Several weeks after vowing to pursue serious penalties against nursing homes with COVID-19 deaths, New York Gov. Andrew Cuomo seemingly backed away from that threat in a Sunday press conference.
Asked by a reporter about how the families of nursing home residents who died from the coronavirus can pursue justice for their loved ones, Cuomo pointed out that 139 people alone had died in New York State hospitals the previous day.
“Who is accountable for those 139 deaths? How do we get justice for those families that had 139 deaths? What is justice? Who can we prosecute for those deaths?” Cuomo asked rhetorically. “Nobody. Nobody. Mother Nature? God? Where did this virus come from? People are going to to die by this virus. That is the truth.”
The governor also repeatedly emphasized that COVID-19 targets the elderly, and argued that vulnerable people would have died from the virus no matter what protocols were in place.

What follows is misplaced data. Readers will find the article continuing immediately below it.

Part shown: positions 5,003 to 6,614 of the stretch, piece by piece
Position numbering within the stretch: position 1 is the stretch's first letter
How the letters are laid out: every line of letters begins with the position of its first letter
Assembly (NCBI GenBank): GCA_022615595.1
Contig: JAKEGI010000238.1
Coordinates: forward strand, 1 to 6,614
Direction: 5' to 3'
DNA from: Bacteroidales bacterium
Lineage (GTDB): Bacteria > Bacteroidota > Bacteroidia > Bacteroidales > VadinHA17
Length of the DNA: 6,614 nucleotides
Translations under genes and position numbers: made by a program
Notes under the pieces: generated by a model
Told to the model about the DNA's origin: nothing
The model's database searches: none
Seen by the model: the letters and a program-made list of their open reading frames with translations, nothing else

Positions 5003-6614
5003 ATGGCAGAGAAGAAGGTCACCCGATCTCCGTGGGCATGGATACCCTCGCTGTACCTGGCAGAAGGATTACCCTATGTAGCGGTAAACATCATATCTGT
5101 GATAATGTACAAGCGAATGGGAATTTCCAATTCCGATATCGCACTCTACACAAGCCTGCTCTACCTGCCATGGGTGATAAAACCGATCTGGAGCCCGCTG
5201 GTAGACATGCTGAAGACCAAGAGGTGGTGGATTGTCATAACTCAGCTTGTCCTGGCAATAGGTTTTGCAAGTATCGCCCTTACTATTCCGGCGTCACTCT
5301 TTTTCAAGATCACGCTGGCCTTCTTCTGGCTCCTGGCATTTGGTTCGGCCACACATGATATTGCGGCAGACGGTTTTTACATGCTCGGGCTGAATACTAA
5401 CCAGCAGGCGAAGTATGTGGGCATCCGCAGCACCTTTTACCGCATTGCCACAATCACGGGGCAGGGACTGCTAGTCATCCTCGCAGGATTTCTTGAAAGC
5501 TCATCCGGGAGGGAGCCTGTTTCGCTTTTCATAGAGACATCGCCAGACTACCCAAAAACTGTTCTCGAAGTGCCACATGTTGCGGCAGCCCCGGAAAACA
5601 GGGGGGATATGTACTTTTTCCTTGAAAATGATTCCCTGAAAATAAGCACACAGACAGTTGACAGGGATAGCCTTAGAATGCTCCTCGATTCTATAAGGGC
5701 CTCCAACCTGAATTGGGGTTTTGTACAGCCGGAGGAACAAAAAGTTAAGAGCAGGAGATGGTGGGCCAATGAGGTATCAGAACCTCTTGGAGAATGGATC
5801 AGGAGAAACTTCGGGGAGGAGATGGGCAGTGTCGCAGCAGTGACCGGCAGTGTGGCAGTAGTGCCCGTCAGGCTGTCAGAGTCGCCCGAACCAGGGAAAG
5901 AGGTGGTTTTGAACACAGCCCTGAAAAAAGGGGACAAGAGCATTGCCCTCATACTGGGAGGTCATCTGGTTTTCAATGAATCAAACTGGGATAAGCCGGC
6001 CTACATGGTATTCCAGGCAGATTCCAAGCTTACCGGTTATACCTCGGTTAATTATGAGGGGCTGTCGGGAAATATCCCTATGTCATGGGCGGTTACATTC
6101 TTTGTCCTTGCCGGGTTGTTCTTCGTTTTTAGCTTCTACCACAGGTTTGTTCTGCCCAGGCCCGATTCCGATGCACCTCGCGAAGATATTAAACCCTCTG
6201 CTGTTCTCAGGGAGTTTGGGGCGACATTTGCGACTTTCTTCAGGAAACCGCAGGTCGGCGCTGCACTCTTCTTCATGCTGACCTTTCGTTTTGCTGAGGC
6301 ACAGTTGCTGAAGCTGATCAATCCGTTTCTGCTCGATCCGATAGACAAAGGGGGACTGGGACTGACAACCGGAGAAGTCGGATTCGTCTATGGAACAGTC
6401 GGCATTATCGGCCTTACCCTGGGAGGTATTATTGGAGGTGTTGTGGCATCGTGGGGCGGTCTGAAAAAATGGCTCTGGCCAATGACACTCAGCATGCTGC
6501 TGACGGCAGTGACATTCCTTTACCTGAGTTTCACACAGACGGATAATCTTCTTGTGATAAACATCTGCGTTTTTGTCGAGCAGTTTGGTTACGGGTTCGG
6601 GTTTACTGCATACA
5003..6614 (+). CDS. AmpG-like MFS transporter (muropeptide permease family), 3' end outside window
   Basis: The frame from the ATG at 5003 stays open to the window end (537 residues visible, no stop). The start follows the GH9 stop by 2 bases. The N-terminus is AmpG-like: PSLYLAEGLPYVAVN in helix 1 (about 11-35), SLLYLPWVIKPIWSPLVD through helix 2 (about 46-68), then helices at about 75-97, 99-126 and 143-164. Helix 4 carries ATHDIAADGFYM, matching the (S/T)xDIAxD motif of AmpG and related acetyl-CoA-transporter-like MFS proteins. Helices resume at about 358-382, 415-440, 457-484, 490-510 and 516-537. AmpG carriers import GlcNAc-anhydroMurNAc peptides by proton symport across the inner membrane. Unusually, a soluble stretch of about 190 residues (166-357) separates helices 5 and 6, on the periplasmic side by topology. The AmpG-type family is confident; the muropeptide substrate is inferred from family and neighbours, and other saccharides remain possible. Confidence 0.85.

“You can have a situation where everyone did the right thing, and everyone tried their best, and people still die,” Cuomo said.
That marks a shift in tone from the governor’s earlier comments on nursing home liability. Back in late April, Cuomo announced a joint investigation into the state’s long-term care facility in conjunction with state attorney general Letitia James, promising fines of $10,000 per violation as well as the potential loss of licensure.
As recently as this past week, Cuomo was rolling out aggressive new rules for nursing homes, including mandatory twice-per-week testing for all staff — a task that industry leaders have claimed is impossible given the state’s current testing capacity.
The governor has also received criticism for a health department rule requiring nursing homes to accept COVID-19 patients even as the danger of introducing the virus to congregate living settings became apparent; the state appeared to reverse that rule last week.